“We are past our breaking point. New York’s compassion is limitless, but our resources are not,” said Mayor Eric Adams in August while outlining a potential $12 billion price tag the city is facing to help arriving asylum seekers.  

Adams is feeling the heat from the migrant crisis—both politically and financially.

With nearly 3,000 asylum seekers arriving in the city weekly, the mayor sometimes sounds exasperated—never more so than at a town hall meeting this week.

“A 110,000 migrants. We have to feed, clothe, house, educate the children, wash their laundry sheets, give them everything they need,” Adams said on Wednesday night in the Upper West Side.

What You Need To Know

  • Adams' bubbling frustration with the migrant crisis hit new highs this week, just as summer temperatures are spiking

  • Nearly 3,000 migrants are arriving weekly to the city putting a strain on city resources

  • Adams second summer as mayor has brought about heightened criticism and renewed questions about his personal relationships

  • Adams also went on a controversial trip to Israel in August

Further aggravating him — both the state and federal government have had sharp words for the city’s migrant operations, including some fellow Democratic city officials like Comptroller Brad Lander.

“The loudest, I think Eric should, the loudest person in the city has yet to go to Washington, D.C.,” he said back in June while doing an impression of Lander.

With the mayor not facing re-election for two more years, Lander is emerging as one of Adams’ fiercest critics.

“Now the year is over, we’re in the second year, we’re going into the third year and people start to criticize more and start to see people are vulnerable and they start to take shots,” Chris Coffey, a democratic consultant, said.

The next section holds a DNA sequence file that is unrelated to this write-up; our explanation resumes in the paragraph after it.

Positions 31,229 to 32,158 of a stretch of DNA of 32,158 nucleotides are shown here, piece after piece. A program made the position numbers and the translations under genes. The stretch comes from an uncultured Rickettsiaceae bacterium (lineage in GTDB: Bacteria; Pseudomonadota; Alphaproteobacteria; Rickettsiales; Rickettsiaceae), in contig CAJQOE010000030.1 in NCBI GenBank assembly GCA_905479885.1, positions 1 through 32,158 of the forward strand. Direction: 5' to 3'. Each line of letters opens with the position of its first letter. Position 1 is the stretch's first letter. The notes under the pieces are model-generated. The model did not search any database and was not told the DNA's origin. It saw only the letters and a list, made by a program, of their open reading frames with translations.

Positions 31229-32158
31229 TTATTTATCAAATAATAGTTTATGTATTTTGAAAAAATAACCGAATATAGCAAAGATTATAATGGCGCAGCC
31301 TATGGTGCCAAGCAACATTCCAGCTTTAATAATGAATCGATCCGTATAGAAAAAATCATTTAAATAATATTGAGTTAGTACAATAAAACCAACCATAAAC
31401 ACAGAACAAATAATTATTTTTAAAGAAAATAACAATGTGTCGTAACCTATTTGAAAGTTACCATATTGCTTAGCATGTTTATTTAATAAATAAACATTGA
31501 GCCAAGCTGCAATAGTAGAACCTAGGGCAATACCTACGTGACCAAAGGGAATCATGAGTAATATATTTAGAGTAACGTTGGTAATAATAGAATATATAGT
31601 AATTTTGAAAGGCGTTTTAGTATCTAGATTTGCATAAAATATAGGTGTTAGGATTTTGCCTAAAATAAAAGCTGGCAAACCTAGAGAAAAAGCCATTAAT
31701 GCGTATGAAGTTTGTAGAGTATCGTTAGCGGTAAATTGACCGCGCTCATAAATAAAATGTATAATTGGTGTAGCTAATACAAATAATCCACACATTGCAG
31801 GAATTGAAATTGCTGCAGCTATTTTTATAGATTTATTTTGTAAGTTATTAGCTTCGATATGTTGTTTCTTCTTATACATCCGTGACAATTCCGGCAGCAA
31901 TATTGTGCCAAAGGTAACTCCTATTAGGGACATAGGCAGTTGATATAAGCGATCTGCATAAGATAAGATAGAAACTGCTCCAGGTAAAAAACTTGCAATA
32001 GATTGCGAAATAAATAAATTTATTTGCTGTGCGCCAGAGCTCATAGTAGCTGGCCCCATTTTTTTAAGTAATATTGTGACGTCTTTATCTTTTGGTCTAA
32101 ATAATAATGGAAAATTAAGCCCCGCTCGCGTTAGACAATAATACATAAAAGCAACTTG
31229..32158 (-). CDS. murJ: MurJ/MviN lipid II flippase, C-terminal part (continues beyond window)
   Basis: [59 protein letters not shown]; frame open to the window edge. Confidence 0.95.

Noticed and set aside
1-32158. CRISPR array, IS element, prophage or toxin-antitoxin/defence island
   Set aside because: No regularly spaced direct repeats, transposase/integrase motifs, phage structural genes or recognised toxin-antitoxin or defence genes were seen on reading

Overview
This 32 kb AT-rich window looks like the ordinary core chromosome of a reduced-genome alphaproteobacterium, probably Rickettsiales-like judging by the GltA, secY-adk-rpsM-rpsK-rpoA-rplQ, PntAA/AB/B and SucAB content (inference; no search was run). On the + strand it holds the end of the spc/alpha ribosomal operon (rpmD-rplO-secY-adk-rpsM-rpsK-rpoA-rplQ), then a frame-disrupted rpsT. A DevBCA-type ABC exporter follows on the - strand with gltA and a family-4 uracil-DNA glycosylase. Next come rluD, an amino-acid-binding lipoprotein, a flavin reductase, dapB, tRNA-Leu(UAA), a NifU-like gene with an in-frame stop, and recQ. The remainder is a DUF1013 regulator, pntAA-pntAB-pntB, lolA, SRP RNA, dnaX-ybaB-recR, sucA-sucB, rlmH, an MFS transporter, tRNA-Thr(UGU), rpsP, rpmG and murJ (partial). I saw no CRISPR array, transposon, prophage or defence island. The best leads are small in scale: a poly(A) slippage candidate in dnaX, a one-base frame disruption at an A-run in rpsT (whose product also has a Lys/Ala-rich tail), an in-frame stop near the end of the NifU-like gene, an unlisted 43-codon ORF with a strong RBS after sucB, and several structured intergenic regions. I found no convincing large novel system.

The influx is straining the governor and mayor’s relationship, with the mayor arguing that the whole state should be shouldering the burden, while the governor believes only the city is required to help by law.

The two are still trying to present a public united front, even as cracks have started to show.

“You remind me of Sandra, my favorite sister. Even when we have a philosophical disagreement, I have her back. And I have your back,” Adams said on Tuesday while making remarks at the annual Financial Control Board meeting.

It’s an attempt to show that mayors and governors can actually work together.

“It’s very rare for a governor and mayor to get along. They have different needs, different constituents,” George Arzt, a political consultant and former press secretary to Mayor Ed Koch, said.

The summer for Adams was also one about revelation.

In July, the mayor’s knack for spinning tales and embellishing stories was put under the spotlight by a New York Times report, focusing on his claim that he keeps a photo of a slain police officer in his wallet.

“And I pulled out this photo. This photo is of Robert Venable. He was one of my closest friends when I was a transit police officer,” he said back in June 2022, one of the first times he pulled out the photo for public view.

The mayor says the stories are part of his ability to connect with everyday New Yorkers, and some observers agree.

“I think part of being mayor is entertaining, and when you’re entertaining you tend to embellish stories,” Arzt said.

Adams prioritizes his relationships, especially those that align with his politics.

In August, the mayor took a trip to Israel with the country in the middle of a major political dispute over the power of its judiciary.

On the three-day trip, Adams met with Prime Minister Benjamin Netanyahu as well as leaders of the pro-democracy movement.

“I just wanted to be here, not to interfere but to learn,” he said while in Israel over the summer.

Adams has very close connections to the ultra-orthodox Jewish community in New York, which is an important part of his base. Liberals criticized him for a meeting with the conservative prime minister.

“The fact is, if he ran for mayor but had not gone to Israel, he would have been the first mayor in fifty years that hadn’t been to Israel as Mayor and he would have been wide open to criticism,” Coffey said. “You have to be able to chew gum and juggle at the same time. It was August, the slowest possible time.”

But the wave of migrants coming to New York is showing the mayor, and the rest of the city, that there may not be a slow time in New York—at least not for the foreseeable future.